Contents

EXECUTIVE SUMMARY 279

6.1 Introduction and background 279

6.1.1 Intentional storage of CO2 in the ocean 279

6.1.2 Relevant background in physical and chemical oceanography 281

6.2 Approaches to release CO2 into the ocean 282

6.2.1 Approaches to releasing CO2 that has been captured, compressed, and transported into the ocean 282

6.2.2 CO2 storage by dissolution of carbonate minerals 290

6.2.3 Other ocean storage approaches 291

6.3 Capacity and fractions retained 291

6.3.1 Capacity 291

6.3.2 Measures of fraction retained 291

6.3.3 Estimation of fraction retained from ocean observations 292

6.3.4 Estimation of fraction retained from model results 292

6.4 Site selection 292

6.4.1 Background 292

6.4.2 Water column release 294

6.4.3 CO2 lakes on the sea floor 295

6.4.4 Limestone neutralization 295

6.5 Injection technology and operations 295

6.5.1 Background 295

6.5.2 Water column release 295

6.5.3 Production of a CO2 lake 296

6.6 Monitoring and verification 296

6.6.1 Background 296

6.6.2 Monitoring amounts and distributions of materials released 296

6.6.3 Approaches and technologies for monitoring environmental effects 298

6.7 Environmental impacts, risks, and risk management 298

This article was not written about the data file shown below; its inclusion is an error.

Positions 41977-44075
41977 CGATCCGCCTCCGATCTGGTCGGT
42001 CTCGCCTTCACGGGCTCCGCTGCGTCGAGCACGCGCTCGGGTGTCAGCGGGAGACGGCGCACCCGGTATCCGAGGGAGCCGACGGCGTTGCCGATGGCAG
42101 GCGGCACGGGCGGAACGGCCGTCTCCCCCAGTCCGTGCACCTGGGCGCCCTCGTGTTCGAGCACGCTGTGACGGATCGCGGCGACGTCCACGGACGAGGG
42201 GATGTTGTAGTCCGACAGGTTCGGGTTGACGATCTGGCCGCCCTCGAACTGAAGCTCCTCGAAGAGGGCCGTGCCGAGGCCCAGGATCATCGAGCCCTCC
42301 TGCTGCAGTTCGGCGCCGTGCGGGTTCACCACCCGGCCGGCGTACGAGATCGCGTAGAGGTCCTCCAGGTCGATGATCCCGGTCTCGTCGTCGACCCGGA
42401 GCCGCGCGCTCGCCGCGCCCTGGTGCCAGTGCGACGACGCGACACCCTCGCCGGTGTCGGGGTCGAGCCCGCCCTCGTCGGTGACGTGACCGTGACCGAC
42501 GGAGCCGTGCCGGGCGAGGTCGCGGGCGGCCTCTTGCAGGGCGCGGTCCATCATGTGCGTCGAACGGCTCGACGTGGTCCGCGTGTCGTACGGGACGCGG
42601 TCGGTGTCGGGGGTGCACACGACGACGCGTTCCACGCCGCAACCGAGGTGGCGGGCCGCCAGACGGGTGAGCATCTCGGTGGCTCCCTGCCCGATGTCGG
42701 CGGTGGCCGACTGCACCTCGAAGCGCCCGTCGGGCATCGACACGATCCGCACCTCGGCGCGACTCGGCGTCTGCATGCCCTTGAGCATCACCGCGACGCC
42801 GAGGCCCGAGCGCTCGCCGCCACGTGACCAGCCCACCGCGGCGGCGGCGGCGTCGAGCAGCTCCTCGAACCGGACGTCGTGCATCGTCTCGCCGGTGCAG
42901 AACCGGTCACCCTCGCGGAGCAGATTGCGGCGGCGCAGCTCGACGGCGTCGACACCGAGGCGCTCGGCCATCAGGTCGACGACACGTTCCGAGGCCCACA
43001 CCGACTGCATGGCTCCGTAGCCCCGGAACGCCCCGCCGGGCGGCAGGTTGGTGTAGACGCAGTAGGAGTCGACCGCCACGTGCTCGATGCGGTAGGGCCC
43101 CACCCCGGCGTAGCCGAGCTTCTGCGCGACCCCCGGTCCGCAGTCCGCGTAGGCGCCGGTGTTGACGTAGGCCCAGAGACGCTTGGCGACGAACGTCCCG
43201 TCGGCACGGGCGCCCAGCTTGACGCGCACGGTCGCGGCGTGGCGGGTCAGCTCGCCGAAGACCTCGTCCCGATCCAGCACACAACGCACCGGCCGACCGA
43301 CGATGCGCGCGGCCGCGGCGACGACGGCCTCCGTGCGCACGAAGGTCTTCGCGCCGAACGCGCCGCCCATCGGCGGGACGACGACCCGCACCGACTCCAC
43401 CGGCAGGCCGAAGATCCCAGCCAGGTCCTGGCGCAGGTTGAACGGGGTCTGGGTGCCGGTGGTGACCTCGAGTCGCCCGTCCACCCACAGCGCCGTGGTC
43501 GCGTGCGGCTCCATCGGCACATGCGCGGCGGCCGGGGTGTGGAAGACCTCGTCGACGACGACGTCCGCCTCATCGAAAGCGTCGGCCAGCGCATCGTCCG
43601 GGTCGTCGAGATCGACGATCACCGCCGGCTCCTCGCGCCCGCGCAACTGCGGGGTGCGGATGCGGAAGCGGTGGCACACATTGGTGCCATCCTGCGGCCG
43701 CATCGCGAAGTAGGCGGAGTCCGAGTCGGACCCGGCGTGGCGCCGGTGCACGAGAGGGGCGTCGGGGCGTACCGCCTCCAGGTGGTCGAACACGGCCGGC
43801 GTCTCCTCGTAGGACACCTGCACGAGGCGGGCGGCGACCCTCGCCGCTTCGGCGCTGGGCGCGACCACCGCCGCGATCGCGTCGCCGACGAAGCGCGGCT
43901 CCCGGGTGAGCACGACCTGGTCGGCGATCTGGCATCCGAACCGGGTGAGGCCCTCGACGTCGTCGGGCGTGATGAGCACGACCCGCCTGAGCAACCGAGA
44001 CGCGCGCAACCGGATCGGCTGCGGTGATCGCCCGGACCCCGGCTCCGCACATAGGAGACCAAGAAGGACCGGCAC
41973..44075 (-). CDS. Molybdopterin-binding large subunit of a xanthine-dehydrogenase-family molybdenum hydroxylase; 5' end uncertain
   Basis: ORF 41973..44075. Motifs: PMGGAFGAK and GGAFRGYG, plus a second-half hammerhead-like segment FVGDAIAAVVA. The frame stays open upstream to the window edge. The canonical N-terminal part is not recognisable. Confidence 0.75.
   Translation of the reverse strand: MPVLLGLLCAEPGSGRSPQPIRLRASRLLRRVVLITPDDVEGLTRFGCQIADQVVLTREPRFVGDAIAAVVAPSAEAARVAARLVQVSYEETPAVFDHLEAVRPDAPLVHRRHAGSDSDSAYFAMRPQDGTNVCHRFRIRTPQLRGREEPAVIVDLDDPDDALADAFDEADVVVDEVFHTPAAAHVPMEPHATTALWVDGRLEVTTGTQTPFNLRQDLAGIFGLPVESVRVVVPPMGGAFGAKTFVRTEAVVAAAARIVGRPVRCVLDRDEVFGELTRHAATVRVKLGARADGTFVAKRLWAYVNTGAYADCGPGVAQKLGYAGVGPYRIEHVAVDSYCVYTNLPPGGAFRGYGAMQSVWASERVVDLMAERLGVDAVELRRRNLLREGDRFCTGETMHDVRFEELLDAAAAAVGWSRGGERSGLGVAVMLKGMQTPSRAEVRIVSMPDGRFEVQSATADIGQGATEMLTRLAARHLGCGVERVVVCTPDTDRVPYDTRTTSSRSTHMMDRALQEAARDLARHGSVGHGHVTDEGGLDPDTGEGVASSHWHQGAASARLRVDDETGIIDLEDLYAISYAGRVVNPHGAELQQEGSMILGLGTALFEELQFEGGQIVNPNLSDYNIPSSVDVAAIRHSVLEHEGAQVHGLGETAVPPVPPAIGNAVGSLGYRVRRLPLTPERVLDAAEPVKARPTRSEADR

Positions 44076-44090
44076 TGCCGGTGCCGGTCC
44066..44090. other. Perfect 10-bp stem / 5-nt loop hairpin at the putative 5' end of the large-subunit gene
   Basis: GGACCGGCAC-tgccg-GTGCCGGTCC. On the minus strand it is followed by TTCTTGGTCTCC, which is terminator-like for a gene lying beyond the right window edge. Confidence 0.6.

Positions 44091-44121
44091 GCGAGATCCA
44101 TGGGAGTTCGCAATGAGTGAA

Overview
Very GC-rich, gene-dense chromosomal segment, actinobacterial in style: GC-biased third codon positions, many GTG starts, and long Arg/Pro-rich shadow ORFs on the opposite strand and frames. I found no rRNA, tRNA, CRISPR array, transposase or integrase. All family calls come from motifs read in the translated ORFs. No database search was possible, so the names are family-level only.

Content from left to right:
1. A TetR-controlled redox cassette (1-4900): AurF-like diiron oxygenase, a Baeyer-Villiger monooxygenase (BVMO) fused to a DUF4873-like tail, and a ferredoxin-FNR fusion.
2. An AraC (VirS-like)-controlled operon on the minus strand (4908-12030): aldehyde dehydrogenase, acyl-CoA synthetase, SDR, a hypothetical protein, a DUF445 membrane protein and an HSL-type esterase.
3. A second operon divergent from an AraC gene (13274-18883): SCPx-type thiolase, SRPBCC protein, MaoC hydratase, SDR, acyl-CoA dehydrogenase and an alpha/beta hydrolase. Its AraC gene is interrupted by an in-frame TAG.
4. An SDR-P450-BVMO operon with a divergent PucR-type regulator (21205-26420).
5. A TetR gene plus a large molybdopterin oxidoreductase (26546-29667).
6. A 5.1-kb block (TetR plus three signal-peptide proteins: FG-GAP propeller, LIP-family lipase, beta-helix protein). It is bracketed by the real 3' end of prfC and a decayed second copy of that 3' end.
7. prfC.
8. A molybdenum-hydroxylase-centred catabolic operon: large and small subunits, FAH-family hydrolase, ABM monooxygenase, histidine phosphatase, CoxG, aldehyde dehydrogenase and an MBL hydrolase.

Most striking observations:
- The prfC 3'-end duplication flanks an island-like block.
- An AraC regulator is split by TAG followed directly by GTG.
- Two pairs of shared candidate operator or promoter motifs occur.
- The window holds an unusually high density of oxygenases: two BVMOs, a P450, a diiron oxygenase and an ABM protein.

6.7.1 Introduction to biological impacts and risk 298

6.7.2 Physiological effects of CO2 301

6.7.3 From physiological mechanisms to ecosystems 305

6.7.4 Biological consequences for water column release scenarios 306

6.7.5 Biological consequences associated with CO2

lakes 307

6.7.6 Contaminants in CO2 streams 307

6.7.7 Risk management 307

6.7.8 Social aspects; public and stakeholder perception 307

6.8 Legal issues 308

6.8.1 International law 308

6.8.2 National laws 309

6.9 Costs 310

6.9.1 Introduction 310

6.9.2 Dispersion from ocean platform or moving ship 310

6.9.3 Dispersion by pipeline extending from shore into shallow to deep water 310

6.9.4 Cost of carbonate neutralization approach 311

6.9.5 Cost of monitoring and verification 311

6.10 Gaps 311 References 311

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